starring Denzel Washington, Frances McDormand, Bertie Carvel, Brendan Gleeson
written for the screen and directed by Joel Coen
by Walter Chaw The Tragedy of Macbeth is a middle-aged lament of the childless, a haunted interpretation of Shakespeare that underscores my belief that the Coen Brothers--in this case, just Joel--are/is among our finest literary critics. Their O Brother, Where Art Thou? unpacks The Odyssey as a collection of regional tales and songs; their adaptations of No Country for Old Men and True Grit demonstrate a deep understanding of not merely the specific works being adapted, but Cormac McCarthy's and Charles Portis's entire bodies of work as well. The Big Lebowski, needless to say, is a brilliant and essential take on Chandler's The Big Sleep. That their planned adaptation of James Dickey's To the White Sea with Brad Pitt hasn't happened yet and doesn't look like it ever will is a genuine tragedy. (The relative failure of their Ladykillers remake suggests this skill may be limited to the transmutation between mediums.) For his solo debut, Joel Coen has taken a German Expressionistic approach, leaning heavily into long shadows and aestheticism that feels like mourning. The film falls somewhere between the mysticism of Kurosawa's Throne of Blood and Orson Welles's incantatory 1948 Macbeth, though it's less wild and windswept than either, reminding in this way of how steeped in superstition and the supernatural was Shakespeare--and how raw, even stripped down, the Scottish Play seems in comparison to the Bard's other histories.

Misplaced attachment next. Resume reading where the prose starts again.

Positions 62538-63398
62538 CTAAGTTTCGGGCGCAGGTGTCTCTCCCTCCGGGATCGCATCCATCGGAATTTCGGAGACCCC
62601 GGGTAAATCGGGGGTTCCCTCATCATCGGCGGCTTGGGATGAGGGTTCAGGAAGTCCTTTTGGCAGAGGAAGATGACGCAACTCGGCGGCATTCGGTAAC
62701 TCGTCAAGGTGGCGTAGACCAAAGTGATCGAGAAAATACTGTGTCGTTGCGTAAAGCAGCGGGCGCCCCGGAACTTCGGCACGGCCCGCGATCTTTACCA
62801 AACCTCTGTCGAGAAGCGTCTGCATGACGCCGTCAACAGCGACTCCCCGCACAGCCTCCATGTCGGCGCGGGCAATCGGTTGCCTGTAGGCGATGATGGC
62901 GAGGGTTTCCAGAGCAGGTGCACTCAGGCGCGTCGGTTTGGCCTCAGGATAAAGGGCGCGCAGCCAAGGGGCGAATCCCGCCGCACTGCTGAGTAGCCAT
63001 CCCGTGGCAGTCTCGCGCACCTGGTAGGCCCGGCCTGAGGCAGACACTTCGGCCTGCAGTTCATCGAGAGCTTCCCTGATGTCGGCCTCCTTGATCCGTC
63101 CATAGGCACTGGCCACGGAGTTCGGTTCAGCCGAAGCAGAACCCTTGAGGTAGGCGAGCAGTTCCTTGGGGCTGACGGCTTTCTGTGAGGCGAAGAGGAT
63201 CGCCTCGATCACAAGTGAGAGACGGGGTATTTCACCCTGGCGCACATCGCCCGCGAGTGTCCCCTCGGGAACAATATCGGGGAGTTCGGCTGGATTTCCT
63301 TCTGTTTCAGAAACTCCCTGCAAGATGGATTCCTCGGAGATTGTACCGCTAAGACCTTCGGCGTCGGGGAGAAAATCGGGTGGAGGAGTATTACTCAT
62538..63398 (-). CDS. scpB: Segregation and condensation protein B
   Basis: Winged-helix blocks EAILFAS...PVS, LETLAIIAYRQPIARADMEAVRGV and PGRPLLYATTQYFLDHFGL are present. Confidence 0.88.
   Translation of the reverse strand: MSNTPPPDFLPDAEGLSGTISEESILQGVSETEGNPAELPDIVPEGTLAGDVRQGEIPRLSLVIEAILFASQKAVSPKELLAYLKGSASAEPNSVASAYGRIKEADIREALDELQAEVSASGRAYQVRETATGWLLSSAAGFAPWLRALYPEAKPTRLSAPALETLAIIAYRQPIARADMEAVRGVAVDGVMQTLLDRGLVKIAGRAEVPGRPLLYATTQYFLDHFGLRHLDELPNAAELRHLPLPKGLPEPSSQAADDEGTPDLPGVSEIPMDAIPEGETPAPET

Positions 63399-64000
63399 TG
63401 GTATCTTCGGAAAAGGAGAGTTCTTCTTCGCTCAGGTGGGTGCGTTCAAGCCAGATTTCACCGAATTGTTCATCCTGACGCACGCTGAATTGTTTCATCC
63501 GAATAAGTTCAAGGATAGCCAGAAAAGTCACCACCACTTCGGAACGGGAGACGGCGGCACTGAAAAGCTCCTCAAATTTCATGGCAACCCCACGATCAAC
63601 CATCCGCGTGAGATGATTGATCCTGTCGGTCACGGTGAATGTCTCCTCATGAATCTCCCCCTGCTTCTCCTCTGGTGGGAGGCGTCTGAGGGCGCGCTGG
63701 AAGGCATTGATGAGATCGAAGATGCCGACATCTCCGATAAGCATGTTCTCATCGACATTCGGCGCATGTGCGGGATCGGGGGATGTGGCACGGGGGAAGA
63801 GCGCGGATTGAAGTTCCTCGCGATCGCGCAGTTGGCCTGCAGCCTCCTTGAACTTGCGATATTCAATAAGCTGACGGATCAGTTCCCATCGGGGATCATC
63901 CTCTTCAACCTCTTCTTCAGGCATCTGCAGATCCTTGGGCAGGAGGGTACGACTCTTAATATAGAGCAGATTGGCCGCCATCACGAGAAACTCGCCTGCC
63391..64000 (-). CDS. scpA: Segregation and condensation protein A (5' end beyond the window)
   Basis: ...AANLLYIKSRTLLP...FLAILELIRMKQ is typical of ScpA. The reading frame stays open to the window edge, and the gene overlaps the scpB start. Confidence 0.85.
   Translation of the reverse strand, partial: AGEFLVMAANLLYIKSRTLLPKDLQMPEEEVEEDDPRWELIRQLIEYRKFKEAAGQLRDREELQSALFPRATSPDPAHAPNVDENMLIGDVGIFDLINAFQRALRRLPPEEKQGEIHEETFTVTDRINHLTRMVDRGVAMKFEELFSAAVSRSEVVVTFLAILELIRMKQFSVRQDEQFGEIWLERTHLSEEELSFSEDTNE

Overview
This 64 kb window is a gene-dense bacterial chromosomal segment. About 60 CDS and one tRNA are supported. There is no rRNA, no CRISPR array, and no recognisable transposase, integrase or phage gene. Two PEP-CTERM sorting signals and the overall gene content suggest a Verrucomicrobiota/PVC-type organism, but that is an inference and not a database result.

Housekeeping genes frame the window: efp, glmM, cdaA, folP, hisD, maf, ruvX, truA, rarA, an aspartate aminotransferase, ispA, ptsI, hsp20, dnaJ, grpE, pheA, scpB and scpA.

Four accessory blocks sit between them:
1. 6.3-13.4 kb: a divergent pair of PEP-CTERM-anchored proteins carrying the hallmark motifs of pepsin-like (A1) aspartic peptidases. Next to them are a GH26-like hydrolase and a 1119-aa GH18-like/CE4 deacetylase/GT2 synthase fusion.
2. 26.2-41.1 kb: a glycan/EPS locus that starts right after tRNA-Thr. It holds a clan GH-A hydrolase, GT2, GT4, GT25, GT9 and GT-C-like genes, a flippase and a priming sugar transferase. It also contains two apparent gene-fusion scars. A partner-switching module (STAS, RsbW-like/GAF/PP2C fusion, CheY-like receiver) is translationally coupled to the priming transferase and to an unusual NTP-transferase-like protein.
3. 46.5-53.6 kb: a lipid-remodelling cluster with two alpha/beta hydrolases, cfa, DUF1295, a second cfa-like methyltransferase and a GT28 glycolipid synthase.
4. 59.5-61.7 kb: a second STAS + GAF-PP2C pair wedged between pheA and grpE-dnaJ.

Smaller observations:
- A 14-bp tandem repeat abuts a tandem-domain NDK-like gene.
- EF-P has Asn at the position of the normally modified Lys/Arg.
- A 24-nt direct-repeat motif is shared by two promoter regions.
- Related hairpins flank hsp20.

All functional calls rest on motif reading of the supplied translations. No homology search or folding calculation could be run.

Visually, The Tragedy of Macbeth again falls somewhere between Kurosawa and Welles: a minimalist/formalist exercise that privileges its looming sets and camera placements designed to underscore how these players are trapped in the roles they must play out into a forever of interpretations. Macbeth (Denzel Washington) and Lady Macbeth (Frances McDormand) are discovered in door frames, windows, and corridors, or seen from extreme high angles that make them insignificant in all their petty scheming--their greed for power the better to achieve a legacy their childlessness has robbed from them. Macbeth's nihilistic "Tomorrow and tomorrow and tomorrow" soliloquy post-Lady Macbeth's suicide hints at the inevitability of fate and informs the staginess of the picture's sets and its "poor players" who "strut and fret their hour" upon it. The question of what we leave behind is what The Tragedy of Macbeth would seek to answer--at least to the extent that it poses it as the essential question people face whilst whipping past middle age and swiftly into their dotage. In Coen's hand, the material becomes less a play about the destructive influence of power than a desperate, even pathetic grasping for relevance: not a raging against the dying of the light, but an amateur-night aspirant doing his best not to be dragged off by Sandman Sims, dancing in his periphery from the wings.
Coen's adaptation hinges on one of the more curious lines in Macbeth. From Act 1, Scene 7, when Macbeth has second thoughts about the regicide he and his wife have planned and Lady Macbeth, as a rhetorical slap to the face, says:
What beast was 't, then,
That made you break this enterprise to me?
When you durst do it, then you were a man;
And to be more than what you were, you would
Be so much more the man. Nor time nor place
Did then adhere, and yet you would make both.
They have made themselves, and that their fitness now
Does unmake you. I have given suck, and know